Problems
came after one another. No. Not the kind of problems that worry you, causing
you to have sleepless nights. They were good problems. Good problems that put
members together to think critically. Good problems that led us to come up with
different solutions. Good problems that involve cognition.

How many
letters do you have in your name? Which of those letters do you think is the 99^{th}? My name is Herma. There are five letters in my name and the letter ‘r’ is the 99

^{th}. No matter what method I used from the 5

^{ }methods introduced by Dr Yeap yesterday, the 99

^{th}is still ‘r’.

Find the connection or pattern in each method to facilitate your 99

^{th}!

For problem
3, you got to imagine a truckload of paper if you are an American. A lorryload
of paper if you are a Singaporean. Get it? Truckload? American? Lorryload?
Singaporean? Oh well! Just imagine a big vehicle full of paper.

The
question is… How long does it take for both machines, working at the same time,
to shred one truckload of paper? Oh man! When was the last time I did a problem
sum? Many years ago?
My group
had a different answer from the correct one. Knowing
that one of the machines (Let’s call it Machine A) takes 4 hours to shred 1
truckload of paper, we concluded that in 2 hours, Machine A will be able to
shred ½ truckload of paper. The other
machine (This one, we call it Machine B OK?) takes 2 hours to shred 1 truckload
of paper. So,
altogether, while Machine A worked hard to shred ½ truckload of papers in 2
hours, Machine B shredded 1 truckload of paper with the same timing. Thus, we
thought,

2 hours = ½
truckload of papers (Machine A) + 1 truckload of papers (Machine B) = 1 ½ truckload
of papers (3 units represented by ½ truckload of papers each)
So if it is
just 1 truckload of paper we are talking about here, we took 2 units out of the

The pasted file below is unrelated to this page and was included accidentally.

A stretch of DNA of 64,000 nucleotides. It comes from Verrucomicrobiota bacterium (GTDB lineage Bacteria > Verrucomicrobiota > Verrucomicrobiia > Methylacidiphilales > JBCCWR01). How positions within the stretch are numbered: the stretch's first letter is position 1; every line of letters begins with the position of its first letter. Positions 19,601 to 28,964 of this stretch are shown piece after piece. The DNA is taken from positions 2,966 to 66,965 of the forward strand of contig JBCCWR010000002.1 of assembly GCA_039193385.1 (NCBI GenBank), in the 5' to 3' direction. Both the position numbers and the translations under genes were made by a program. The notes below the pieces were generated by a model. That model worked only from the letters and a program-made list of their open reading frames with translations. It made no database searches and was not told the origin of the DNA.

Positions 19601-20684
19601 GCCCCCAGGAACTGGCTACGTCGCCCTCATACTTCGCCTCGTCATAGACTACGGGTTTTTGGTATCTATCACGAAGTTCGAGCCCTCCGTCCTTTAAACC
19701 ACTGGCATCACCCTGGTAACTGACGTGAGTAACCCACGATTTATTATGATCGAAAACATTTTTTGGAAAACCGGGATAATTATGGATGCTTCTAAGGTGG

3 units (2 units represented 1 truckload of papers).

The
equation à 3
divide by 2 = 1 1/2 hourWe thought we thought deeply. We explained our reasoning but well, we did not get it right but that is alright. When it comes to Math, we explore, guess and check!

We thought
inventively when it came to Problem 4. Tangrams!

We made rectangles with different shapes. Yes, big rectangles. Small rectangles. Those were all “spatial” ideas. The foundation of children’s early cognitive development is spatial thinking. Do you know that research has showed that working with and combining shapes improves the Math skill and IQ of the young children?

Yikes! 50 minutes to 2nd day of this module. Let me wrap off this blog with my favourite Problem 2.

First, watch this video at this link.

https://www.youtube.com/watch?feature=player_embedded&v=9OqKyfytOvA

Are you wondering how this is done? Let me show you a fast one!

Now who in the world has created this trick? GENIUS!

P/S: Urgh! I cannot upload the video as of now! I'll be back!

We made rectangles with different shapes. Yes, big rectangles. Small rectangles. Those were all “spatial” ideas. The foundation of children’s early cognitive development is spatial thinking. Do you know that research has showed that working with and combining shapes improves the Math skill and IQ of the young children?

Yikes! 50 minutes to 2nd day of this module. Let me wrap off this blog with my favourite Problem 2.

First, watch this video at this link.

https://www.youtube.com/watch?feature=player_embedded&v=9OqKyfytOvA

Are you wondering how this is done? Let me show you a fast one!

Now who in the world has created this trick? GENIUS!

P/S: Urgh! I cannot upload the video as of now! I'll be back!

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